To the Bright Edge of the World (Hardcover)

By Eowyn Ivey

Little Brown and Company, 9780316242851, 432pp.

Publication Date: August 2, 2016

List Price: 26.00*
* Individual store prices may vary.


An atmospheric, transporting tale of adventure, love, and survival from the bestselling author of The Snow Child, finalist for the Pulitzer Prize.
One of the Best Books of 2016--Amazon
A Washington Post Notable Book of 2016
A Goodreads Choice Award Nominee
A Library Journal Top 10 Book of 2016
A BookPage Best Book of 2016

In the winter of 1885, decorated war hero Colonel Allen Forrester leads a small band of men on an expedition that has been deemed impossible: to venture up the Wolverine River and pierce the vast, untamed Alaska Territory. Leaving behind Sophie, his newly pregnant wife, Colonel Forrester records his extraordinary experiences in hopes that his journal will reach her if he doesn't return--once he passes beyond the edge of the known world, there's no telling what awaits him.

The Wolverine River Valley is not only breathtaking and forbidding but also terrifying in ways that the colonel and his men never could have imagined. As they map the territory and gather information on the native tribes, whose understanding of the natural world is unlike anything they have ever encountered, Forrester and his men discover the blurred lines between human and wild animal, the living and the dead. And while the men knew they would face starvation and danger, they cannot escape the sense that some greater, mysterious force threatens their lives.

Meanwhile, on her own at Vancouver Barracks, Sophie chafes under the social restrictions and yearns to travel alongside her husband. She does not know that the winter will require as much of her as it does her husband, that both her courage and faith will be tested to the breaking point. Can her exploration of nature through the new art of photography help her to rediscover her sense of beauty and wonder?

The truths that Allen and Sophie discover over the course of that fateful year change both of their lives--and the lives of those who hear their stories long after they're gone--forever.

About the Author

Eowyn LeMay Ivey was raised in Alaska and continues to live there with her husband and two daughters. She received her BA in journalism and minor in creative writing through the honors program at Western Washington University, studied creative nonfiction at the University of Alaska Anchorage graduate program, and worked for nearly 10 years as an award-winning reporter at the Frontiersman newspaper. She is the author of the New York Times bestseller The Snow Child.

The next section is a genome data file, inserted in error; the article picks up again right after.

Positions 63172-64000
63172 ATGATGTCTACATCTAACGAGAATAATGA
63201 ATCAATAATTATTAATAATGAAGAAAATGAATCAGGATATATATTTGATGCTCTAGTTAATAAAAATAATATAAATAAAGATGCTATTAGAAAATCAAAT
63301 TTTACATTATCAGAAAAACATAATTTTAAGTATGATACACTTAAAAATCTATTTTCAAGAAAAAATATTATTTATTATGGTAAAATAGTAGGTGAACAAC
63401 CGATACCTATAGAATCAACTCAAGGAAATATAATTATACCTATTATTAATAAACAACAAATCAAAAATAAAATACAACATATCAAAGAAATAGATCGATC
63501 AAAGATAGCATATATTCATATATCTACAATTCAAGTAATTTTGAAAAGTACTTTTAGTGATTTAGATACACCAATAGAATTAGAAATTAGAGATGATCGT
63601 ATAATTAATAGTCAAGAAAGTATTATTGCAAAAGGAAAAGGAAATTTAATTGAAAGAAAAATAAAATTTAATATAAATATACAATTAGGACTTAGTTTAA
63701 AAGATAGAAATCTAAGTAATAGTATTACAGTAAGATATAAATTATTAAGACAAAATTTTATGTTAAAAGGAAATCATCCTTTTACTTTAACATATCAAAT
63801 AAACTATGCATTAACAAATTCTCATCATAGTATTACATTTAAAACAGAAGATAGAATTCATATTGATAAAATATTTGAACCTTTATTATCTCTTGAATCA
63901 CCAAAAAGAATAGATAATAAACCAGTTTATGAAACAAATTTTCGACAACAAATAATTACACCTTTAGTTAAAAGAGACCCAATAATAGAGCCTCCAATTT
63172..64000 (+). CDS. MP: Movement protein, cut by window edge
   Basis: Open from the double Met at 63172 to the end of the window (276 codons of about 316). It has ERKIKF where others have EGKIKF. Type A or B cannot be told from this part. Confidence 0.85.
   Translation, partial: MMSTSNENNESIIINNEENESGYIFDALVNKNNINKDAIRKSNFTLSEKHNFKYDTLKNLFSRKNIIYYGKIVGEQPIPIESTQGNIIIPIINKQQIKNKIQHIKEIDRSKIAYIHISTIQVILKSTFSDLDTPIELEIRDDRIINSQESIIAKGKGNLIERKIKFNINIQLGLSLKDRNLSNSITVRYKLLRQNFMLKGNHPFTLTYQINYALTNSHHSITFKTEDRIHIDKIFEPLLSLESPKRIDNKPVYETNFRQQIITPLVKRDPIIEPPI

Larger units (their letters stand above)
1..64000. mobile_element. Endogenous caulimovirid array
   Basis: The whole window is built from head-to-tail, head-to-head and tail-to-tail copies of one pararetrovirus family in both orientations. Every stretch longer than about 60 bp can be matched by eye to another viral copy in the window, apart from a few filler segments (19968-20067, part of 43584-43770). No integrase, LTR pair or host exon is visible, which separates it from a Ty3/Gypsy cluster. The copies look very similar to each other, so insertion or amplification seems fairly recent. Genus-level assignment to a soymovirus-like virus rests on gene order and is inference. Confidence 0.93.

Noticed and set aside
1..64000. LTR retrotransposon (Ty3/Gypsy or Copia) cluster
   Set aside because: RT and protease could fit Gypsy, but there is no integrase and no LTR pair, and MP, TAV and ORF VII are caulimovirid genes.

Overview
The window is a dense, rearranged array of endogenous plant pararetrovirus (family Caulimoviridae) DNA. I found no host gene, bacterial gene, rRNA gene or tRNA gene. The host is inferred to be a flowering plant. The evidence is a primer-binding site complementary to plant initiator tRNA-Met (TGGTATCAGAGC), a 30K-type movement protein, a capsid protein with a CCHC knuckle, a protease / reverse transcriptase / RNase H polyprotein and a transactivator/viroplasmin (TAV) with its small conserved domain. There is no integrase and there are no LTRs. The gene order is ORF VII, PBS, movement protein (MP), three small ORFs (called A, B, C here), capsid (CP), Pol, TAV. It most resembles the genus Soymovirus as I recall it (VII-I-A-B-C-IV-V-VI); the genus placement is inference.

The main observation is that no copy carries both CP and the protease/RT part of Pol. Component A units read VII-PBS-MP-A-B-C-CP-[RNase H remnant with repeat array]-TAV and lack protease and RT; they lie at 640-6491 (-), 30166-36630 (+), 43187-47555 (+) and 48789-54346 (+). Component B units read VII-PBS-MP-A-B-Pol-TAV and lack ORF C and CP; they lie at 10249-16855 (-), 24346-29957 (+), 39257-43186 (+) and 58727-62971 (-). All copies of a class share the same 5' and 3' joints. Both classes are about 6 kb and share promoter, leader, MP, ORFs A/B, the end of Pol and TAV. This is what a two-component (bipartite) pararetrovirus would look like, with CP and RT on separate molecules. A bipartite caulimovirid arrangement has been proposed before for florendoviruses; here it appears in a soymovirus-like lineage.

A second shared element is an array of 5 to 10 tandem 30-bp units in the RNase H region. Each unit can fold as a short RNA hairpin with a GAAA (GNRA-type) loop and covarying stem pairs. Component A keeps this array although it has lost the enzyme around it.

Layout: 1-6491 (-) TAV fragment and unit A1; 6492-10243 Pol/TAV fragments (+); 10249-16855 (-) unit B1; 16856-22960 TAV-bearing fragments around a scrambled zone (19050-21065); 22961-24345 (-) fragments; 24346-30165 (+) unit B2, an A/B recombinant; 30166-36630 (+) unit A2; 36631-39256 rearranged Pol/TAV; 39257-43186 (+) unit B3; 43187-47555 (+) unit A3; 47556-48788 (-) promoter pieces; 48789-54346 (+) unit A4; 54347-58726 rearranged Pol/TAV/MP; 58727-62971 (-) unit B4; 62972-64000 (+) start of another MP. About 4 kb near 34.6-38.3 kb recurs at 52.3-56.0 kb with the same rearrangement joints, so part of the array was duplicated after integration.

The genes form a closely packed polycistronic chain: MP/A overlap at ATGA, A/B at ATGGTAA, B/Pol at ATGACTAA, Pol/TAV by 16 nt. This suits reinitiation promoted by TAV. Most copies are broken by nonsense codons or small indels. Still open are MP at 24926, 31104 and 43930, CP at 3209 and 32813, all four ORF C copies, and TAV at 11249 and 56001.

Conversation Starters from

  1. A major theme of the novel is how characters see the natural world in vastly different ways. How do Allen and Sophie Forrester’s understanding of the world around them differ from the native tribes that Allen and his men encounter on their journey up the Wolverine River? Which worldview lines up more closely with your own experience of nature?
  2. The author uses letters, journal entries, newspaper headlines, and other documents from the past to tell her story. How does the novel’s construction affect your reading experience?
  3. How do you think the expedition would have changed if Sophie were able to accompany Allen on his journey as she had originally planned?
  4. How do Allen’s and Sophie’s stories affect the lives of Joshua Sloan and Walter Forrester? Do they see their lives differently as they read about the events of 1885? Do you have any historical journals or letters in your own family that give you a front-row seat to the lives of your ancestors? If so, how have those documents changed your thoughts about your family and impacted your own life?
  5. The new art of photography becomes very important to Sophie. In what ways does her pursuit of art help her through a difficult time in her life? Does any art form play a similar role in your own life?
  6. Do Allen Forrester and his men change the environment and tribes that they encounter on their expedition, or are they the ones more changed?
  7. The intersection of myth and reality plays a central role in the novel. In what ways does the line between myth and reality become blurred? How do you as a reader tell the difference? And in what ways do Sophie’s and Allen’s stories take on the hint of myth as the years go by?
  8. First person narrations can at times be unreliable. How trustworthy are Allen’s and Sophie’s diary entries and letters?Do you think there’s a difference in the reliability of the narration between letters meant to be read by another person and diary entries that an individual writes to process their own lives? Do you think all the events we read about from the expedition happened as described?
  9. Are there any unexplored frontiers left in the world that Joshua Sloan and Walter Forrester live in today? Are their lives poorer for not experiencing the sense of adventure and the thrill of discovery that gave shape to Allen and Sophie's lives? Does that lack of an undiscovered country help explain why they become so fascinated with Allen and Sophie’s papers?
  10. Is To the Bridge Edge of the World primarily an adventure story, a love story, historical fiction, a mix of all three, or a different genre altogether? Why?
  11. Who do you see as the main protagonist of the novel—Allen or Sophie? Does the novel have a villain? If so, who, or what, is it?